universities, for example, attacked the PPC's science and chastised it
      for its exclusive focus on chemical control and its naive faith in the
      possibility of eliminating the ant completely. Like the PPC scientists,
      Buhs observes, these researchers were not without their own subjective
      motivations--questioning E. O. Wilson's ant studies in particular helped
      them carve out a professional foothold in their field even as it
      revealed weaknesses in the eradication ideal (pp. 82-92, 122). Wildlife
      s at the U.S. Fish and Wildlife Service and elsewhere (influenced by
      their own set of professional interests and assumptions) documented a
      frightening trend of bird and animal fatalities in the wake of
      eradication treatments. Sportsmen and birdwatchers sounded their own
      alarms in newspapers and trade journals. All of this took place as the
      new "environmentalism" blossomed in the fertile soil of postwar economic
      growth. It was no coincidence that in _Silent Spring_ (1962) Rachel
      Carson, drawing on wildlife biology and downplaying the PPC's concerns,
      portrayed the ant not as a villain but as the object of an irrational
      campaign of chemical destruction. Postwar conservative-style fears of
      centralized government power informed critics of the eradication ideal
      as well, who saw in the PPC a rogue bureaucracy intent on forcing its
      authority on the public, willing or not.

      The champions of total eradication had the lion's share of funding,
      promotional apparatus, and influence in government, but it would be
      their adversaries who would win the fire ant wars and end the
      eradication program entirely by the late 1970s. The program's Achilles'
      heel was the toxicity of its preferred pesticides. First, the FDA banned
      the presence of heptachlor when residues were found in food in 1959.
      Then Mirex, which had once seemed the perfect fire-ant killer, because
      it could be administered in bait form and required only tiny doses for
      effectiveness, proved highly toxic to shellfish and a potential human
      carcinogen. But historical context helped kill the eradication program
      as well. By the 1970s environmentalism had become an influential social
      force and environmentalists had gained powerful weapons in bureaucracies
      like the Environmental Protection Agency and advocacy groups like the
      Environmental Defense Fund (their motto: "sue the bastards!"). Citing
      the toxic!
      ity problem and battling eradication supporters in court,
      environmentalists finally brought the USDA fire-ant program to an end in
      1978. The irony of their victory, however, was that the fire ant turned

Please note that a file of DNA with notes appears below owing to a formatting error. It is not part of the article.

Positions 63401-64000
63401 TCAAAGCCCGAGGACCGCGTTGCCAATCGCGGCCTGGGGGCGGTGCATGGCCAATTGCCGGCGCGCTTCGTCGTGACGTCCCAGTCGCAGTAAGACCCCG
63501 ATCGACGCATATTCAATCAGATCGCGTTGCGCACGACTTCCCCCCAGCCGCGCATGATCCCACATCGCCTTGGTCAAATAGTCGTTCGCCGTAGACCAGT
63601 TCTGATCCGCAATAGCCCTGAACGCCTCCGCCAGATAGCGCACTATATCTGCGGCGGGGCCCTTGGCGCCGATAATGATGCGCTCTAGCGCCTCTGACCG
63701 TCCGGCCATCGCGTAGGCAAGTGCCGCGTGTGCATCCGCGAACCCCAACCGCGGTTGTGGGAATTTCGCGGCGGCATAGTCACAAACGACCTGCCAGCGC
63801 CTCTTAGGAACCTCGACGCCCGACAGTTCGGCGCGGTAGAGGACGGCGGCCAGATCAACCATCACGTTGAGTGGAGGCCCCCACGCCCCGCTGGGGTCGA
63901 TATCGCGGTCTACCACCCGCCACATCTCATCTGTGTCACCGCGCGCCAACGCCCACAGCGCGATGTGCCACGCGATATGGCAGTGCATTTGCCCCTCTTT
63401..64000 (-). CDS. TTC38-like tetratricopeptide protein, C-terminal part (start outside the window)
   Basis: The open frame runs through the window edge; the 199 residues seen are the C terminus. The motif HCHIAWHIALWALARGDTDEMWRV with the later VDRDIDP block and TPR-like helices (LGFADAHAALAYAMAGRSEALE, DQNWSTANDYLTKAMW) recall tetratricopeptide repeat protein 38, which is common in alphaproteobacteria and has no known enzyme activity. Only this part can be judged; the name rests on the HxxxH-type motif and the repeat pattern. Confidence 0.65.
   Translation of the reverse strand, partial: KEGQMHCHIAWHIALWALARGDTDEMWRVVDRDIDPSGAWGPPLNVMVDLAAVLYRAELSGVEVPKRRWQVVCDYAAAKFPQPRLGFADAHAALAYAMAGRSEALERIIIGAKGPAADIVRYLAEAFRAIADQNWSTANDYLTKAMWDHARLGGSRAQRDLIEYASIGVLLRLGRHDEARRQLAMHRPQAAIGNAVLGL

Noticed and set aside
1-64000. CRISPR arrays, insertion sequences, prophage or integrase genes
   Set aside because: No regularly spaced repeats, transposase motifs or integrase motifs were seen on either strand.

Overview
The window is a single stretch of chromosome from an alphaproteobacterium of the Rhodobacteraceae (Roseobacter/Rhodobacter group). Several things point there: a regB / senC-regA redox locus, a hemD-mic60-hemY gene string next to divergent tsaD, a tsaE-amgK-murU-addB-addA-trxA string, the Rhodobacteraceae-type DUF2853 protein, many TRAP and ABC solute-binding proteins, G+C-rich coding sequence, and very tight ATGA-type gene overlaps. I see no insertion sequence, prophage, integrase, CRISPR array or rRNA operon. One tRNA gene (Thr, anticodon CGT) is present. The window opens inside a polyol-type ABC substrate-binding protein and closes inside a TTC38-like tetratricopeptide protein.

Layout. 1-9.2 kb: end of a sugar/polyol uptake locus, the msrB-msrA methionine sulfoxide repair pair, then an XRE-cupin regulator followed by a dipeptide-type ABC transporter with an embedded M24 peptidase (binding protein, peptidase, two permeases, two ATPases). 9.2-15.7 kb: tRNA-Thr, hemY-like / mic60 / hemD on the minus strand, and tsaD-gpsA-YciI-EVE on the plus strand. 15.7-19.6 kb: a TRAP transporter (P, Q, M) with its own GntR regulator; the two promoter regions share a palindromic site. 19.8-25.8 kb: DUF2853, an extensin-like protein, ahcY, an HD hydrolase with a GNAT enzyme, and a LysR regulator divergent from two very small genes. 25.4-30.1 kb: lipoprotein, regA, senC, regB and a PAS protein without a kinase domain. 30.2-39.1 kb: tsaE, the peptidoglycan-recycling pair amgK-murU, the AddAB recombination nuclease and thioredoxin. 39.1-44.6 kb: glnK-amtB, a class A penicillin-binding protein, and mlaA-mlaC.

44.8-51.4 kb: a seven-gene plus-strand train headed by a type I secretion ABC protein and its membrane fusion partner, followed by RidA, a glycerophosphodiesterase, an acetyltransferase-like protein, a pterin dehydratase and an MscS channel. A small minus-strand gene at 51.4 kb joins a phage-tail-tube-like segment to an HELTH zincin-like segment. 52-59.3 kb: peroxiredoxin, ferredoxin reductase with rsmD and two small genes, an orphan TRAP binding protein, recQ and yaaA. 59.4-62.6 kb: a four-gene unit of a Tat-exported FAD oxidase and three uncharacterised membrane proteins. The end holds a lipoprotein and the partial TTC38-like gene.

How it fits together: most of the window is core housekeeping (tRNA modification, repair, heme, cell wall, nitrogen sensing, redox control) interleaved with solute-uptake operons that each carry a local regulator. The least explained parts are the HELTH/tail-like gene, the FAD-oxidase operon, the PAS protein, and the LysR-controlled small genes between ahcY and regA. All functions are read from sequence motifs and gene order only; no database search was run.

out to be more of a threat than the environmentalists were willing to
      admit. By the late 1980s and early 1990s the ant, now left to fend for
      itself, was on the resurgence, helping to fuel an anti-environmental
      backlash across the South as it once again seemed less of a mere
      nuisance than a scourge.

      The best thing about _The Fire Ant Wars_ is Buhs's use of
      sources--multiple archives, previously unused document collections, oral
      interviews, a broad sampling of secondary literature--and his subtle
      understanding of the intricacies of scientific rivalries and
      bureaucratic imperatives. Buhs also never loses sight of the fact that
      the fire ant is more than a mere "construction," that its own "agency"
      (for lack of a better term) had much to do with its success in the
      South. Nonhuman nature, we are reminded, has an irreplaceable role in
      creating the world we humans live in. Buhs's political evenhandedness is
      also admirable. He rightly excoriates the ecological simplemindedness of
      the eradication ideal, but is not afraid to call out environmentalists
      on their own assumptions, as when he notes Rachel Carson's dismissal of
      certain USDA studies (p. 112-114) and other environmentalists'
      characterization of _Solenopsis Invicta_ as essentially harmless. The
      larger lesson, Buhs conclud!
      es in the book's last chapter, "The Practice of Nature," is that humans
      can neither control nature utterly nor abandon the attempt entirely--our
      needs and our power force us at times to play God with the natural
      world, like it or not. But it is not an entirely convincing argument.
      While the fire ant might be something of a serious pest after all,
      Buhs's own story of the PPC's zealousness suggests that efforts to
      control the ant all too easily became dangerous in their aggression and
      arrogance, and that leaving _Solenopsis Invicta_ alone was the far
      better choice. One can imagine similar scenarios elsewhere.

      Nevertheless, in the end _The Fire Ant Wars_ is an excellent example of
      sophisticated environmental history, a book broad in its reach and full
      of nuance in its interpretations. In particular it serves as a focused
      yet inclusive case study for a number of topics--the history of
      pesticide use and risk, the evolution of federal environmental policy,
      the role of science and scientists in environmental advocacy--and pairs
      well with broader studies such as Edmund Russell's _War and Nature:
      Fighting Humans and Insects with Chemicals from World War I to Silent
      Spring_ (2001). Meanwhile, historians of science will find a familiar
      story in Buhs's treatment of the complex interplay between scientists
      and bureaucratic interests both friendly and hostile. In the classroom
      _The Fire Ant Wars_, while probably too narrow and exhaustive for
      undergraduates, would be a good model for graduate students training in
      environmental history, for it pulls together extensive primary and
      secondary sou!
      rces, arranges them into a compelling and perceptive narrative,
      addresses vital questions in the field, and does it all in just over two
      hundred pages.

      Finally, a word about the book's delightful cover art. The outside of
      _The Fire Ant Wars_ is stark white with bold black, red, and gray print
      except where a cluster of fire ants swarm across the lower-left corner,
      over the spine, and onto the back. Having lived and worked as a guide
      and outdoor educator in Georgia for years (before moving to Kansas), my
      first inclination upon pulling the book from my mailbox was to throw it
      down and begin brushing myself off frantically. It was a testimony to my
      enduring memories of _Solenopsis Invicta_ and, at that moment at least,
      the eradication ideal did not seem like such a bad idea after all.